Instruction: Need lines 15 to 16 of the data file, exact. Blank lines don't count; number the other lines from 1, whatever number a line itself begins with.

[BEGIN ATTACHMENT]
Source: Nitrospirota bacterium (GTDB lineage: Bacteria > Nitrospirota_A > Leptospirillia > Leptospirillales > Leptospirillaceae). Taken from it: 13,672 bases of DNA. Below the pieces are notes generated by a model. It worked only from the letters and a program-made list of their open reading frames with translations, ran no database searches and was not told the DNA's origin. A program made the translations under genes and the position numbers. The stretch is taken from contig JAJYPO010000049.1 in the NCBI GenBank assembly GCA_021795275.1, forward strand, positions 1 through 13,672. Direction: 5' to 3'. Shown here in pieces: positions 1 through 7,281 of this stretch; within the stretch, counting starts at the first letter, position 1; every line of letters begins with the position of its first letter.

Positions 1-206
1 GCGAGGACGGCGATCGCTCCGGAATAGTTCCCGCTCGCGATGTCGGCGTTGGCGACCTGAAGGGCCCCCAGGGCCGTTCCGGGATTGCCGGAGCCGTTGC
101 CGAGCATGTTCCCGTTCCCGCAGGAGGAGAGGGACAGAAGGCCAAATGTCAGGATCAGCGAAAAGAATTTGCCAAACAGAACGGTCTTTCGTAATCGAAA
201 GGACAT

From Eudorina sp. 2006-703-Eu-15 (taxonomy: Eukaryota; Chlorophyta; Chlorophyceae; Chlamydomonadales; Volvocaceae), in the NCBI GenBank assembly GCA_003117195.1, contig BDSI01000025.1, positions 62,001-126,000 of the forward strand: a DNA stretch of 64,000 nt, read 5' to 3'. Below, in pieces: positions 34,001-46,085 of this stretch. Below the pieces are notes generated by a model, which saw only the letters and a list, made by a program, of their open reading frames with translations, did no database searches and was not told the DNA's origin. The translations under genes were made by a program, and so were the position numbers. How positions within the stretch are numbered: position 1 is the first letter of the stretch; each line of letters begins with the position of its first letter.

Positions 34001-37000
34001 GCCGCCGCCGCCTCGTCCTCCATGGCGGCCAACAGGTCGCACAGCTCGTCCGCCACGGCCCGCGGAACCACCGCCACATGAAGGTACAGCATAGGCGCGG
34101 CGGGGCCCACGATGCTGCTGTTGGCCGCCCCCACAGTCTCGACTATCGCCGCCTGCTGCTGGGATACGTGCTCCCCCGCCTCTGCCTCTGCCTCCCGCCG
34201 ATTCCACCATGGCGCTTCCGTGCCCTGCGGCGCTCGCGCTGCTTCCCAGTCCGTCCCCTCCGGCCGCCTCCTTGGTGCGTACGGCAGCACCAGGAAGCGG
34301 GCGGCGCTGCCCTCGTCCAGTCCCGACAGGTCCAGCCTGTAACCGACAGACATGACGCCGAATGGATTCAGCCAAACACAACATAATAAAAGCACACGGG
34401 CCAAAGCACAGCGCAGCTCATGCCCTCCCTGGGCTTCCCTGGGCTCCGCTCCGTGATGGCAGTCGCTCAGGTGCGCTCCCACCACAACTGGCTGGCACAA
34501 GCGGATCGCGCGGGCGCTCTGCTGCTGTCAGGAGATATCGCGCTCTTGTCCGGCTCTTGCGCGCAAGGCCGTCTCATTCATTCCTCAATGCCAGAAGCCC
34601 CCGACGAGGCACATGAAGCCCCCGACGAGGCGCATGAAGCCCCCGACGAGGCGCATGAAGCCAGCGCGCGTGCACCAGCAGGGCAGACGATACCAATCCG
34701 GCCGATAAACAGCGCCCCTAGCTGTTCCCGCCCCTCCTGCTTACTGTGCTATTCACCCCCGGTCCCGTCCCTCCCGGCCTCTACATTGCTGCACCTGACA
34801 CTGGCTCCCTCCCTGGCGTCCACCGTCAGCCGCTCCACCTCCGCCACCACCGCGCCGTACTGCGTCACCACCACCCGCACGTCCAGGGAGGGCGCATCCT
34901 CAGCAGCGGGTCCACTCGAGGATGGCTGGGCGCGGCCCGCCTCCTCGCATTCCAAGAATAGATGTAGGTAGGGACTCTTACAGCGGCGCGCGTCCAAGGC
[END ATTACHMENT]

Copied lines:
34701 GCCGATAAACAGCGCCCCTAGCTGTTCCCGCCCCTCCTGCTTACTGTGCTATTCACCCCCGGTCCCGTCCCTCCCGGCCTCTACATTGCTGCACCTGACA
34801 CTGGCTCCCTCCCTGGCGTCCACCGTCAGCCGCTCCACCTCCGCCACCACCGCGCCGTACTGCGTCACCACCACCCGCACGTCCAGGGAGGGCGCATCCT